Roughly one week after the Inauguration Day walkout and protest at UT, numerous flyers appeared on kiosks and news boxes around campus targeting an individual’s presumed political affiliations.
According to the flyers, the individual goes by several pseudonyms, is a student on campus and has been active in campus protests since last semester. The majority of the flyers have since been removed from campus areas by the Dean of Students for violating the University’s rules on posting literature, according to Sara Kennedy, manager of strategic and executive communications for the Dean of Students.
“If you violate the rules for posting on campus, then the posting comes down,” Kennedy said. “Our staff monitors kiosks on campus and is responsible for removing the posters, so they absolutely were taken down.”
Cylindrical, wooden kiosks exist in various locations around campus and are monitored by the Dean of Students. Students are allowed to post freely on these kiosks as long as publication meets guidelines defined by the University. Flyers and posters must include the name of the organization or person posting the literature in order to be placed on campus kiosks, according to policy defined by the Dean of Students.
Additional parameters exist for the allowed size of flyers and posters as well as the length of time they are allowed to remain on campus. Additionally, literature on campus cannot include obscenity, defame or harass an individual or incite violations of law, among other rules, according to UT’s Institutional Rules on Student Services and Activities.
“I have heard from students who were upset by the posters … and I became aware that students … assumed the poster was sanctioned, which isn’t true,” UT spokesperson J.B. Bird said. “I know from talking to students who are upset that it’s not widely known that the University enforces these kinds of things.”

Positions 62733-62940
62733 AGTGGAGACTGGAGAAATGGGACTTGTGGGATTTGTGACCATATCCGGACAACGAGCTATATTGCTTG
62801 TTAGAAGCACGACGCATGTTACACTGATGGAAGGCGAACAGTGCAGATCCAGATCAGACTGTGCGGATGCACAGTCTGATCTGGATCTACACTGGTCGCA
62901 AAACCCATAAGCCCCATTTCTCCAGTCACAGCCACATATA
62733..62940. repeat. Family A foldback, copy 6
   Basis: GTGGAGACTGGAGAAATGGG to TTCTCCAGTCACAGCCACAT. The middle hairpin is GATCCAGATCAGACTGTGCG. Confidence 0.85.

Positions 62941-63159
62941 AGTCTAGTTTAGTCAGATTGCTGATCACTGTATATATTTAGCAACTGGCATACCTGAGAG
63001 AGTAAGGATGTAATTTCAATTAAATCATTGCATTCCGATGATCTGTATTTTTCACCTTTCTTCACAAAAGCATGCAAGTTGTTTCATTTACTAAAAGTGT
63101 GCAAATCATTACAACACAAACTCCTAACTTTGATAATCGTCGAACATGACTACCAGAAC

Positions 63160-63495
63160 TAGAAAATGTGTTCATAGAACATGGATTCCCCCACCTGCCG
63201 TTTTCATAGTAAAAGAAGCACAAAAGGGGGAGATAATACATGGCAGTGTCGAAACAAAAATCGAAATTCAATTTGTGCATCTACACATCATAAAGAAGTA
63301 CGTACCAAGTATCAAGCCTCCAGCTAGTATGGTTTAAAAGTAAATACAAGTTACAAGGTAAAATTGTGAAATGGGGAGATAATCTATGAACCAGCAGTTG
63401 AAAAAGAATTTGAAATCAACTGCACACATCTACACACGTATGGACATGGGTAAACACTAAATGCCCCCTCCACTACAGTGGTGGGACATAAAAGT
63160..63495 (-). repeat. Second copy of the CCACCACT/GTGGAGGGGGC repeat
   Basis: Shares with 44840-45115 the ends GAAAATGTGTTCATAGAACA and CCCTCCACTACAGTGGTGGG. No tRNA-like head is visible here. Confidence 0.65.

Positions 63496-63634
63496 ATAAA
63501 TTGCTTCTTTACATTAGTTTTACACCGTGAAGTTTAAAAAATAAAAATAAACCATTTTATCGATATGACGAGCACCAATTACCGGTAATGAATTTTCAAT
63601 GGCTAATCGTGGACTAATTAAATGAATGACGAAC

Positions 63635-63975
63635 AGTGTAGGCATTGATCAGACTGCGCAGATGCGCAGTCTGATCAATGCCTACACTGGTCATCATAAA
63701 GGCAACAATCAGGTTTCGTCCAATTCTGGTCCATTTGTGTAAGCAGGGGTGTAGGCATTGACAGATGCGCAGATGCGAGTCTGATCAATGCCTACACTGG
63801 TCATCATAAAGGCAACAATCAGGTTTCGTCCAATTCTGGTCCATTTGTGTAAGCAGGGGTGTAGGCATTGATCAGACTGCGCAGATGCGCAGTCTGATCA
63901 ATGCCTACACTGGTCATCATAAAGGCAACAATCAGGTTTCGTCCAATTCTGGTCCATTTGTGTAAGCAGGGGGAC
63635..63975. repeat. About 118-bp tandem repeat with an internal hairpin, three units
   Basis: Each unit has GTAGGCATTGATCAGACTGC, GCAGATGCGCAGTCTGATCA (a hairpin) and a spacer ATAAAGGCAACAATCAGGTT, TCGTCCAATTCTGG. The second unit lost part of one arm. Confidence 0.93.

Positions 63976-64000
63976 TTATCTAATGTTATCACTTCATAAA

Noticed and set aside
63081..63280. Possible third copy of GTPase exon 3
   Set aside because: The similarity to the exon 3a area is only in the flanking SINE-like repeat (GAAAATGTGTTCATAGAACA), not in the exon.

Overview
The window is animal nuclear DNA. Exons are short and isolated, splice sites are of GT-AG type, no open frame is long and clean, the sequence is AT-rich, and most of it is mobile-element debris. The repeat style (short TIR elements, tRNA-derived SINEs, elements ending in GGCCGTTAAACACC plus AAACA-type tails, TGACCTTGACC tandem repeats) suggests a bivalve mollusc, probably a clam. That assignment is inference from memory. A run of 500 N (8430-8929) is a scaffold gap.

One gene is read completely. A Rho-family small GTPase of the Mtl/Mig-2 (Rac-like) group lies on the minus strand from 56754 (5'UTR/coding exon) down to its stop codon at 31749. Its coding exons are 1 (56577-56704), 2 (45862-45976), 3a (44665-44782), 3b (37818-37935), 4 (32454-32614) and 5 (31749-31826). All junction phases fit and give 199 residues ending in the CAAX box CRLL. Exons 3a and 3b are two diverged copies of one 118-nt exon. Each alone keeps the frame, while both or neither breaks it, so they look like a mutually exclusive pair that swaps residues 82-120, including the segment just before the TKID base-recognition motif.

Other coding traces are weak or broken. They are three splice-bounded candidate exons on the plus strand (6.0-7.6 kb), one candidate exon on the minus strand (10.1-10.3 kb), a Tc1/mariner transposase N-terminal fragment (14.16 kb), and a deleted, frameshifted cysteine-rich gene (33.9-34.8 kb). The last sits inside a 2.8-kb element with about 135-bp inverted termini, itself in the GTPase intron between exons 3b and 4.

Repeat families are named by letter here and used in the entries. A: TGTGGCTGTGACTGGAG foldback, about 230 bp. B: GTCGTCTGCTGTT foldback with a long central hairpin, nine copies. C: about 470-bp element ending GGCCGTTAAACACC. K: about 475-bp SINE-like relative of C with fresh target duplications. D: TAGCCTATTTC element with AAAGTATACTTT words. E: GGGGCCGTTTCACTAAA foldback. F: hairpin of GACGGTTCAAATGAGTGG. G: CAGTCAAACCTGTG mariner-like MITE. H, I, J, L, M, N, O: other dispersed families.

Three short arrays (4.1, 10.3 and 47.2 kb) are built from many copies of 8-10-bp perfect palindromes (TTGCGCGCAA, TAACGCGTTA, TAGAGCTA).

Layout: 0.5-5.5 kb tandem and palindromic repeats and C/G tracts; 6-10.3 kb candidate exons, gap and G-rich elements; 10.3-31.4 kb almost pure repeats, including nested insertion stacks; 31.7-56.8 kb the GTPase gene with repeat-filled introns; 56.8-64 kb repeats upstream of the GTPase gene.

There was no individual or group of individuals included on the flyer, and as a result, the Dean of Students immediately removed the flyers not for content, but because they violated University policy, Kennedy said.
“As long as it meets policies of the University, they can post,” Kennedy said. “Before getting to that level (of targeting an individual), it already violated our rules, so we took them down.”
The UT Police Department is currently looking into whether or not the flyers violated any laws, UTPD spokeswoman Cindy Posey said.
UTPD and the Dean of Students often work together when it comes to disciplinary matters. In the case of flyers on campus, UTPD will only get involved if a law is broken.
“UTPD has been aware and as always, is looking into seeing if there is any violation,” Posey said. “UTPD enforces state law, so when someone has violated a UT rule, we hand it over to the Dean of Students. UTPD only intervenes when there is a law broken — we call that ‘staying in our lane.’ UTPD enforces laws, the Dean of Students enforces UT rules, but we work hand-in-hand with them all the time.”
The investigation into the flyers is ongoing, and it is unclear of how the flyers got on campus or if students were responsible for their postage. Neither department could comment on the specifics of the flyers or the disciplinary actions that could take place for the individual or individuals responsible.